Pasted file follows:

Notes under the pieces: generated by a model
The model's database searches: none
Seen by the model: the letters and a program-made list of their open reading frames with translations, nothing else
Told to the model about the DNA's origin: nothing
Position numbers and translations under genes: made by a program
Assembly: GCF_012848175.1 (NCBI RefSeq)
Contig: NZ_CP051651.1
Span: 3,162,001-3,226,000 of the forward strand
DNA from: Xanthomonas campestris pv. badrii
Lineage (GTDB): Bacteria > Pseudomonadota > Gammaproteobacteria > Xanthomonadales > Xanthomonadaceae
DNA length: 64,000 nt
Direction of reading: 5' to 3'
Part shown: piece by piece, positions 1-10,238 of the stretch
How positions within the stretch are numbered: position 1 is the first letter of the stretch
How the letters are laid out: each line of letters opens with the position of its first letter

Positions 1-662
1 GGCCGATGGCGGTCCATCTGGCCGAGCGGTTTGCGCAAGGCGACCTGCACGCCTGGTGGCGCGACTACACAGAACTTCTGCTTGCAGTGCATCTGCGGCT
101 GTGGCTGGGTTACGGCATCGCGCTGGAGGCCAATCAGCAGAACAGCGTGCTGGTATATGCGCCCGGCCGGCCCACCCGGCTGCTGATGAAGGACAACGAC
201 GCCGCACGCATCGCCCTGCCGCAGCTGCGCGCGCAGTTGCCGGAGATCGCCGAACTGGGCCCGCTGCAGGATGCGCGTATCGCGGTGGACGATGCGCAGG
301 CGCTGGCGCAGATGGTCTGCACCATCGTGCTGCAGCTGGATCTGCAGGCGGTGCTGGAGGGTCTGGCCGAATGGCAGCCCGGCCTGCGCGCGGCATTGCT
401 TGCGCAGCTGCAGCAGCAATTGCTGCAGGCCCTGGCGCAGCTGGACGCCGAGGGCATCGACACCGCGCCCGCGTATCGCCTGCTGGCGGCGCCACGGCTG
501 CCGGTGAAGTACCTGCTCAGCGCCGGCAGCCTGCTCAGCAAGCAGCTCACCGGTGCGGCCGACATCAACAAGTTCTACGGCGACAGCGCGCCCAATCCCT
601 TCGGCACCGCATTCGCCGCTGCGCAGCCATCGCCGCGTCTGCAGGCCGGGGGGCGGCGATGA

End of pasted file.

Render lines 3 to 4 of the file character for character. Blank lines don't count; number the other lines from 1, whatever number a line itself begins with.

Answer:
Seen by the model: the letters and a program-made list of their open reading frames with translations, nothing else
Told to the model about the DNA's origin: nothing